You have come to the decision to buy a house and have started your research and have started saving for the “out of pocket costs” for buying a home. This of course includes your down payment, but it also includes funds for repairs and closing costs.

What are closing costs?

Closing costs are the legal and administrative costs included with, well, “closing” on the property sale. In Canada this includes the Land Transfer Tax (LTT), title Insurance, legal fees, and disbursements. This will include official documentation and the creation of such documents. If you don’t have 20 per cent or more for your down payment, you’ll be paying the PST (Provincial Sales Tax) on your mortgage default insurance. Any house-related expenses the seller paid for (such as utilities) before closing the sale that you will be using may also be included in the closing costs.

There is a lot that goes into the buying and selling of property beyond just the sale price. There are applicable taxes and paperwork involved. You are also paying for the time of lawyers, notaries and other real estate professionals as well as inspectors and appraisers.

Let’s break down the elements of closing costs:

The easiest place to start is by reviewing the individual items that might come up and lead to costs when closing on your new home.

Land Transfer Tax

You will pay a percentage of the price of your home based on which province you live in. The amount will differ from province to province, and certain cities or townships (Such as Toronto) may also have their own LTTs as well. What this tax does is register the land title in your name.

Property taxes

Property taxes, like LTT, are a percentage of your home’s price depending on your municipality and province. Halifax, for instance, charges 1.25 per cent per $100,000. Therefore, property taxes on a $500,000 home would be $6,250. A house valued at the same price in Barrie would have annual property taxes of $5,000 representing a one per cent property tax annually.

On the topic of property taxes, there are also adjustment costs, which are incurred when a seller pays property taxes past the closing date. In the event that happens, the seller would receive a credit and you would need to pay the difference.

Legal fees:

Earlier in this post we talked about the cost of professionals’ time. Owning a home requires documentation, such as the title, insurances, and other such documentation to protect you from legal and financial problems in the future. Depending on the province you live in these costs can range from $500 to over $1,000. 

Fuel/utility adjustments:

Any utilities the seller paid before the closing date may be reimbursed in the form of adjustment fees, operating much like property tax adjustments. These costs are sometimes negotiated with the seller.


When you buy a home the majority of lenders will require that you buy title Insurance. Title insurance, like most insurances, will protect you from losses should the worse arise. This will be done through a lawyer or legal notary and is included in the closing costs and, once again, depending on the province you live in, title insurance will run you about $100-$300.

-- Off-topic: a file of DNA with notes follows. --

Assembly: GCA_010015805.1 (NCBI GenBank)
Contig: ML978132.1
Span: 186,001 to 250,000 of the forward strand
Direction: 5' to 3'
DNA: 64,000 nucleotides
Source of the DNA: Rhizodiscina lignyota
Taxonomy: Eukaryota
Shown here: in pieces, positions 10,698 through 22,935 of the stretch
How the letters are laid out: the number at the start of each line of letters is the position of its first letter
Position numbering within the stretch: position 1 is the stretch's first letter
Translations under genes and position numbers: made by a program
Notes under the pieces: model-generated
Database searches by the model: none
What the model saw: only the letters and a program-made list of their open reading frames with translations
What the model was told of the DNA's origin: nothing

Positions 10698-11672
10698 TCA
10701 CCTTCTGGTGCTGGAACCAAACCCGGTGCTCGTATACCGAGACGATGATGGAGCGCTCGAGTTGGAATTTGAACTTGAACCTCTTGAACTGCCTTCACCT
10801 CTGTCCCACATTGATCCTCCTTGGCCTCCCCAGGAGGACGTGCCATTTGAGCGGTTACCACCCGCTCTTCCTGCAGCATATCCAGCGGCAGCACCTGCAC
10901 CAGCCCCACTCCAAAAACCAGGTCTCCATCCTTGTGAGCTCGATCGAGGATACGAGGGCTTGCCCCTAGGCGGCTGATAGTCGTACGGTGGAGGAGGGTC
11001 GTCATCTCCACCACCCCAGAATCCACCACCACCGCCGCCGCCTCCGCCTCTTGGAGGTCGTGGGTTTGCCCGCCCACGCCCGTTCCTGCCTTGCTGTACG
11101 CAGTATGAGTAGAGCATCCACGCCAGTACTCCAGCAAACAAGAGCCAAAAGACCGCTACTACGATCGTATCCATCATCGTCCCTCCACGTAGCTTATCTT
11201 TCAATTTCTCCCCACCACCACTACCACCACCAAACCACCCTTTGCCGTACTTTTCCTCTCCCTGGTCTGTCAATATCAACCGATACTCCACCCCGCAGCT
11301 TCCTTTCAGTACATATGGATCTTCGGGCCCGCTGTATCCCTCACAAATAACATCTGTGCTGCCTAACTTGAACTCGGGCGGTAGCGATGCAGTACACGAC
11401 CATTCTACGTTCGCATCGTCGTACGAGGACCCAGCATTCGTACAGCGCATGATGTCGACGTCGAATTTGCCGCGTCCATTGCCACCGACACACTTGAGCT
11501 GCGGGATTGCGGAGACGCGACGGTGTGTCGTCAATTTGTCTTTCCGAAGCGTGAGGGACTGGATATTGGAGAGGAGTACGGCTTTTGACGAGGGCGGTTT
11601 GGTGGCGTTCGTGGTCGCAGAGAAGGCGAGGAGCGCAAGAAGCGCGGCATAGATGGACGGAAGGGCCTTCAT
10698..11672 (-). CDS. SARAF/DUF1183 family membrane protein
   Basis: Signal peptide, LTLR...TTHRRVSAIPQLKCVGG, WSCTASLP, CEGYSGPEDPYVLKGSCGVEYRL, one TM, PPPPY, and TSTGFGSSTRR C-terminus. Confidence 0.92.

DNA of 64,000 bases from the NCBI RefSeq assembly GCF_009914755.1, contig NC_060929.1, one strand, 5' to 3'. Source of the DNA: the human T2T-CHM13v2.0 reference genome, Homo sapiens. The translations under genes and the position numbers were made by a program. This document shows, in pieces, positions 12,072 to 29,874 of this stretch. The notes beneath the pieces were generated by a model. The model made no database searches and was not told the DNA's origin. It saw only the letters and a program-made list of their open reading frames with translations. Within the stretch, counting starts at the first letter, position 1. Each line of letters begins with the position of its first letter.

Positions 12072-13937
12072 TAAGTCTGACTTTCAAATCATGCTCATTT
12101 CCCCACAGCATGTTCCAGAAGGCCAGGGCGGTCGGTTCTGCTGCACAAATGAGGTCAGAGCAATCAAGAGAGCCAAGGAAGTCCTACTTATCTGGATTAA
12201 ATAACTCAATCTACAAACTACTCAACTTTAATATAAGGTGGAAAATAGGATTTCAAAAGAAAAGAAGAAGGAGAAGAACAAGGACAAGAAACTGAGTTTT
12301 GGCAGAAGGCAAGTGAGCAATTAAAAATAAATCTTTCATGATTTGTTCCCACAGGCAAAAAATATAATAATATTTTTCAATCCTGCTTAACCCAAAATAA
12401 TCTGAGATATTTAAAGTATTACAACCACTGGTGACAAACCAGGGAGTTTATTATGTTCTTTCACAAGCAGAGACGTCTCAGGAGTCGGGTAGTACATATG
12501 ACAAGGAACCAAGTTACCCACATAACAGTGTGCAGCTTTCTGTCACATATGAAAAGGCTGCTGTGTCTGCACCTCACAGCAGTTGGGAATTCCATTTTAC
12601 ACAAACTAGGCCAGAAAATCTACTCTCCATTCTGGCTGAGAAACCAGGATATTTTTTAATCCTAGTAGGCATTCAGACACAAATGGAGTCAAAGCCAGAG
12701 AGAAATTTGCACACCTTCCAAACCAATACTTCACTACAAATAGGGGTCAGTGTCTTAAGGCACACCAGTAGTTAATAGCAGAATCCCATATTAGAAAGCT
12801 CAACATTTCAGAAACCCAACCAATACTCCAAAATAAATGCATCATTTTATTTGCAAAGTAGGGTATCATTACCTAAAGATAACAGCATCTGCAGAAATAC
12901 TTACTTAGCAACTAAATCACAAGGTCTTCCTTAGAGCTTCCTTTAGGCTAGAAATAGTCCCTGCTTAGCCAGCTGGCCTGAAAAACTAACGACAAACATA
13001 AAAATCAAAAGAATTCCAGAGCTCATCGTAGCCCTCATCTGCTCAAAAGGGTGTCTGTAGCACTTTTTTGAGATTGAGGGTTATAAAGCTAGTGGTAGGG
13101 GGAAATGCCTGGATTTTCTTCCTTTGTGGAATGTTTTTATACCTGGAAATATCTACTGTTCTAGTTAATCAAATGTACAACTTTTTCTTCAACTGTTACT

If your property has a septic tank or well, you will have to have them tested to ensure they are in working order. Water tests will be done for your safety and the safety of your family. These costs are often negotiated with the seller.

Unexpected closing costs:

As with any big financial commitment, it is best if you do what you can to prepare for any eventuality. Here is a brief list of unexpected costs that could come up:

  • Certificate of location
  • Estoppel certificates for condos (Excluding Quebec)
  • Home appraisal
  • Home inspection & necessary repairs
  • Municipal levies

Independently, these may not seem like much, but when put together can possibly set you back thousands of dollars. It is best to plan ahead in the event that anything unforeseen or neglected during closing comes up.

So how much can I expect to spend?

Once we have taken into account the legal fees, the applicable taxes, adjustments, insurance and any inspections or work that have to be done you will be looking at 1.5 to 2.5 per cent of the price of your home. If we return to our hypothetical $500,000 home, you would be looking at between $7500 to $10,000 in closing costs.

If you are interested in buying a home, it is important to prepare for these costs. You are not just paying the settled price for your home. You will also be paying for everything involved in the legal process of buying a home. By doing your research and taking these factors into account, you will not be sidelined by the closing costs. An unbiased mortgage broker will be sure to make you aware of these costs and help you plan in advance.

If you are a homeowner looking for options, or planning on buying a home in the future and want some help planning, give me a call at (705) 333-4338 or get in touch with me here!